DENVER -- The Indianapolis Colts have given the Denver Broncos fits in recent years.
The Colts (0-1) head into a Sunday game against the Broncos (1-0) having won eight of the past nine meetings, including three of four with Andrew Luck.
The fifth-year quarterback came back impressively from a lacerated kidney that prematurely ended his 2015 season, throwing for four touchdowns and nearly 400 yards in the Colts' season-opening loss to the Detroit Lions.
"The last couple of years they came in here and beat Denver in the playoff game and then beat us last year," Broncos coach Gary Kubiak said. "It's the same team pretty much, so we've got a lot of respect for them. Offensively, they probably have as many weapons that we'll see all year long, and then defensively, they'll give you a lot of trouble protecting the quarterback."
Said Broncos running back C.J. Anderson: "They got our number, to be honest."
The Colts upset the Broncos in the playoffs two years ago and ended the Broncos' 7-0 run to start on Nov. 8 last season, though Denver went on to win the Super Bowl. However, it was also Luck's last game of 2015 after being hit simultaneously by two Denver defenders in the open field, injuring his kidney.
Denver's hard-charging defense was at the center of the team's championship season last year, and from the looks of it, not much has changed early on this season. As the Broncos did in their Super Bowl win over Carolina, the pass rush repeatedly got to Cam Newton in a season-opening win over the Panthers, hitting, hurrying or knocking Newton down over the course of the game.
Their aim is to apply similar pressure Sunday in hopes of slowing Luck, though the aggressive tactics could draw more scrutiny from the officials after linebacker Brandon Marshall and safety Darian Stewart each were hit with league-imposed fines for helmet-to-helmet collisions with Newton.
"We play hard," Kubiak said. "We're going to continue to play hard."
Colts coach Chuck Pagano said his squad knows what it is up against in trying to protect Luck from linebackers Von Miller, the Super Bowl MVP, and DeMarcus Ware.
"Those guys are relentless pass rushers," Pagano said. "We understand exactly what we have to do to keep Andrew clean and keep him upright and give him a chance to operate."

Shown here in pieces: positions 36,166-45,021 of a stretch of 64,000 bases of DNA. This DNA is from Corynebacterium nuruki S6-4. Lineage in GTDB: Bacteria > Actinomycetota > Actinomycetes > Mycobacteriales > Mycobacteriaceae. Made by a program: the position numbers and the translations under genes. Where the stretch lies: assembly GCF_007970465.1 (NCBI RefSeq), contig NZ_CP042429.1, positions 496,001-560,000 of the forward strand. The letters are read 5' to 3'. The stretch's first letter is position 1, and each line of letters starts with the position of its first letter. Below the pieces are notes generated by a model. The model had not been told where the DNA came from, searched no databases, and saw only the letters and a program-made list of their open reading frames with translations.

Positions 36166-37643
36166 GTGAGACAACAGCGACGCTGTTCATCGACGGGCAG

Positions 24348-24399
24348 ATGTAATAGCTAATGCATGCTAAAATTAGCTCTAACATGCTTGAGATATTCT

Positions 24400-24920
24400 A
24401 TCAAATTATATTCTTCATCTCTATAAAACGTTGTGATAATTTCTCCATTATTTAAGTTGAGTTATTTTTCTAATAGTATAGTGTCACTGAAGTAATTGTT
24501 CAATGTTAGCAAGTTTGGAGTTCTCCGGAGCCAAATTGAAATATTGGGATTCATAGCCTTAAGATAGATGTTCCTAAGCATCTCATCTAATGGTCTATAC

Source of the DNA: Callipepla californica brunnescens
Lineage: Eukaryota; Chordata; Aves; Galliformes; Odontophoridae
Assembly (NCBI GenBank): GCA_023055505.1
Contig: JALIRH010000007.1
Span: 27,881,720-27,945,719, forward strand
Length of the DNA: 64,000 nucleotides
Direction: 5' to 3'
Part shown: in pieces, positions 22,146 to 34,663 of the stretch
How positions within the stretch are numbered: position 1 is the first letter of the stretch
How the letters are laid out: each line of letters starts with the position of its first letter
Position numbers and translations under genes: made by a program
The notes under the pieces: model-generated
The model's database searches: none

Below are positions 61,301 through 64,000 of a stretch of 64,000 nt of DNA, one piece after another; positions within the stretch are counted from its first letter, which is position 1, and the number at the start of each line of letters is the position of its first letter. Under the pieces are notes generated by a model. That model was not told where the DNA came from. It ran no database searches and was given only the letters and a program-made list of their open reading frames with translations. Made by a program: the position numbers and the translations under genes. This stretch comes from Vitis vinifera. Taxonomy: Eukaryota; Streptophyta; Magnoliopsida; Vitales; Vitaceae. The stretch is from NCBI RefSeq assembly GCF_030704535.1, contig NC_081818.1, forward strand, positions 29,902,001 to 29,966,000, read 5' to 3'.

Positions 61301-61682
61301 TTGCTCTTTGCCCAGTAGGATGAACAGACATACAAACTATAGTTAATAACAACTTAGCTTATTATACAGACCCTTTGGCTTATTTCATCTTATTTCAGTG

The Colts, meanwhile, have shown some vulnerability on defense, where they have been hurt by injuries, especially in the secondary.
They will be working to stall the development of Broncos quarterback Trevor Siemian, who helped the Broncos win their opener in his first career start. Despite throwing a couple of interceptions, Siemian spearheaded the second-half rally that carried the Broncos past the Panthers, throwing for a score and leading a drive that Anderson finished with a short touchdown run.
"We're just using that as a building block and getting ready for Indy," Siemian said.
Broncos wide receiver Demaryius Thomas had some limitations in practice in the days leading up to the Indianapolis game because of a hip injury, though he was expected to play.
"We're going to take it a step at a time this week," Kubiak said Wednesday. "We knew today we had him set for certain plays in practice, and tomorrow we'll pick it up, but he's on course to make it on Sunday and be ready to go."
Denver wide receiver Bennie Fowler, who missed the opener last week after breaking a bone in his right elbow during a preseason game, did not practice Wednesday. Tight end Jeff Heuerman (hamstring) took part in practice in limited fashion. He did not play in the opener.
The banged-up Colts listed 13 players on the injury report. Among them was cornerback Patrick Robinson, who is recovering from a concussion, and safety T.J. Green, who missed practice time this week because of a knee injury.
The Colts' depleted secondary also is missing cornerback Vontae Davis, who has been dealing with an ankle injury that forced him to miss the opener.
"Everybody's dialed in," Pagano said. "It's going to be one heck of a challenge. We all know that.
"It's a great football team that we're going to play. We've got to handle the elements, the travel, the altitude, the time change. We all know that. But the good thing is that we've got guys in the locker room who have been down this road, they understand this. That stage and all that stuff won't be too big for them. We've got to do a great job of preparing and getting these guys ready to go in all three phases."